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Physician Advocacy is a Team Sport—And Together We Can (Or at Least Must Try To) Make a Change

Many times, advocacy efforts within the medical malpractice sphere can feel like an uphill battle.  

The reality is that plaintiffs’ attorneys are arguably better networked, more motivated, and more successful at seeking change and maintaining a landscape favorable to them than the more fragmented “defense” industry. Simply put, plaintiffs’ lawyers don’t sleep on advocating for their own economic interests. 

It never fails to seem as though any improvement that appears to favor physicians, keep insurance costs down, or keep evidence in cases “fair,” is subject to being struck down by a trial judge or appellate court if given the chance. Examples of the issues involved include protections around peer review, prohibitions on “phantom” damages (damages that permit plaintiffs to recover the amount “billed,” rather than “paid”), permitting evidence of known risks of procedures and complication rates (even if informed consent is not at issue in the underlying case), or keeping third-party litigation financing in the shadows. 

Advocacy for physicians must be a team sport, and oftentimes, getting involved can be a simple task. Advocacy for an individual physician usually includes being a member of the state’s medical society and seeking ways to get informed and involved—both for physicians and their office staff. Voting regularly in state and federal elections, particularly in lesser-known judicial elections, is also extremely important for advocacy efforts.  Physicians also need to participate in grassroots advocacy when called upon.  In a dream state, more doctors would run for office, and more defense lawyers would have an interest in becoming judges.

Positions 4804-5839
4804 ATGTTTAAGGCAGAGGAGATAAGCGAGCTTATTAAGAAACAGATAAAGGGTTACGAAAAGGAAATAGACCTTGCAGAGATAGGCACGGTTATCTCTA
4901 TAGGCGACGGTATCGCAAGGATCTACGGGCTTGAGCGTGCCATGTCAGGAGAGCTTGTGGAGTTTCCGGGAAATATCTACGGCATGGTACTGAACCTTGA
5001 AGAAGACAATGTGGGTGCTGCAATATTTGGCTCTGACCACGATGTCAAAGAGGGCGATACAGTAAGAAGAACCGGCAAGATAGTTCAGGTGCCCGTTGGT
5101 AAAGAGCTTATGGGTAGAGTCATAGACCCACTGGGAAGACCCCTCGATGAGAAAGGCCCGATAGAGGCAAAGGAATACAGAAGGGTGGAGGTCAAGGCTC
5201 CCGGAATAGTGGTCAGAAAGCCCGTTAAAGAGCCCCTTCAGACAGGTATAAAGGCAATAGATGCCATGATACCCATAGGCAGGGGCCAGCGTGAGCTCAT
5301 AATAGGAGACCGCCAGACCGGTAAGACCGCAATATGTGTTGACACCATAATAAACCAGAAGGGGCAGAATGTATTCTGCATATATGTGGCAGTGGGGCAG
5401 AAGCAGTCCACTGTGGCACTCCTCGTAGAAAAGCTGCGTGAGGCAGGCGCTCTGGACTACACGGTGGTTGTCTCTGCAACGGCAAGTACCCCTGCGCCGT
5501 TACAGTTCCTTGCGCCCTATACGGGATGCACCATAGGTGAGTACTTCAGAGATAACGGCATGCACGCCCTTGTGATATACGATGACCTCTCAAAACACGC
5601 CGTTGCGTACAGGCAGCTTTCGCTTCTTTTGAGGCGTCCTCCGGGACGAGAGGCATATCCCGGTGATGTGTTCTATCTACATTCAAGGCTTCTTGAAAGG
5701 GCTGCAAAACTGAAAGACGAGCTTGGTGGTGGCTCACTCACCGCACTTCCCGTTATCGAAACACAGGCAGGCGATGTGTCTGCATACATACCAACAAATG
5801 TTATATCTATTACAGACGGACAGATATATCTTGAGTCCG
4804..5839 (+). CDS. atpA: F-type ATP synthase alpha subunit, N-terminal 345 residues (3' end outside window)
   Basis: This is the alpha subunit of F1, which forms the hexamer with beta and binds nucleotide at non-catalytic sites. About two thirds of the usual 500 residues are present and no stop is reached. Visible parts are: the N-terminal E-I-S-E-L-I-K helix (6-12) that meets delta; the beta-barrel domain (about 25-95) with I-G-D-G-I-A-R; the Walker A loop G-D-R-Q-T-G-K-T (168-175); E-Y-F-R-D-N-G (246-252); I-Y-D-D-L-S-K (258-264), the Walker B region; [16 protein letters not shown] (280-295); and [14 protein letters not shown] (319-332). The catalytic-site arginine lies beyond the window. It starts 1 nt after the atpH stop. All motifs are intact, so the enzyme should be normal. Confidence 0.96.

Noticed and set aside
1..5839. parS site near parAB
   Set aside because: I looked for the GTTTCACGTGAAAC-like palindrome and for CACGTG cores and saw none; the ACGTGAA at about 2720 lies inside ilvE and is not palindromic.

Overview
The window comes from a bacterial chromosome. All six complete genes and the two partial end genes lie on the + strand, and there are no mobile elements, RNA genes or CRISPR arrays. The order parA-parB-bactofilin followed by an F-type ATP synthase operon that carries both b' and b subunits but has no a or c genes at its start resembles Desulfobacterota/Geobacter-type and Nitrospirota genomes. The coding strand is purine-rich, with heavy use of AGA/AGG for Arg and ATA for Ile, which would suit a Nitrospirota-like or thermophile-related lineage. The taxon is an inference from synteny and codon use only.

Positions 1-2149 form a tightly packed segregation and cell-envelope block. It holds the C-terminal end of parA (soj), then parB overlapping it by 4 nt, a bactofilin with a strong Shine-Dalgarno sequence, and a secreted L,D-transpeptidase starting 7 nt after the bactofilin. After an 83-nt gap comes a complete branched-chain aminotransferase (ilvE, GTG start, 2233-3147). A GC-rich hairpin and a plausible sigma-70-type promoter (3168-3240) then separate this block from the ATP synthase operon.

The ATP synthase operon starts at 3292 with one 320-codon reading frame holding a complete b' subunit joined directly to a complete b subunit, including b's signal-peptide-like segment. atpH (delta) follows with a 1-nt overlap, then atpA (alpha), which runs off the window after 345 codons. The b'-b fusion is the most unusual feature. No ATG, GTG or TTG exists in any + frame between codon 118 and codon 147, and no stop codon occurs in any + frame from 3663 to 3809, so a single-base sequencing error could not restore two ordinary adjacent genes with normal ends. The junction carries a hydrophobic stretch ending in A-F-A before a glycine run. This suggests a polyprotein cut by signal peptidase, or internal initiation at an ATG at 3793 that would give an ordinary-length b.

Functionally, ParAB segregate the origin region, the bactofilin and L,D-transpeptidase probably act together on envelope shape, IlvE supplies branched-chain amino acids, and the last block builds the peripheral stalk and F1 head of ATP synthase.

For Curi, and for myself, advocacy efforts go hand-in-hand with holistically serving doctors in medicine, business, and life—as our mission statement promises. 


Throughout my daily life, I’m often reminded of what it means to be a strong partner to the community we serve. There’s a convenience store around the corner from me in Raleigh, where Curi is headquartered, that’s been around for decades. Its slogan, permanently emblazoned on its sign, is “Big enough to serve you, small enough to know you.” I often think about that as analogous to Curi’s role in physician advocacy.  

In the core states in which Curi operates, we engage with our sweat and equity in advocacy where we can. We aim to provide education to members about elections, we have memberships in state-specific organizations that focus on litigation reform, we lend support to “friend of the court” briefs on issues that impact physicians (even when our own insureds are not involved in the underlying case), and we administer grassroots advocacy tools to our physician owners when circumstances demand it. 

It’s a privilege to work for a company that altruistically devotes resources and time to identifying legislative and judicial issues that are important to our members on a regular basis. When we engage in advocacy, it’s not to gain a competitive edge in the market—it’s because we view it as table stakes given our company’s mission.  

Sometimes it’s a struggle to find partners who share the same outlook. If you ever know of one that does, and believe an introduction is in order, we’d welcome your feedback. But at a minimum, please take time to read advocacy information we share with you, and act upon it when you’re so inclined. We don’t send those types of communications out unless we feel strongly that they will be beneficial to you and your practice. To truly generate change, we need you on to be on the field with us, fighting alongside us on our advocacy team as we work together to protect the medical community. 




The opinions and views expressed in this blog post belong to and are solely those of the individual author, and do not necessarily reflect those of Curi Insurance or Curi Insurance’s parent or affiliated companies or their members, insureds, clients, customers, or partners.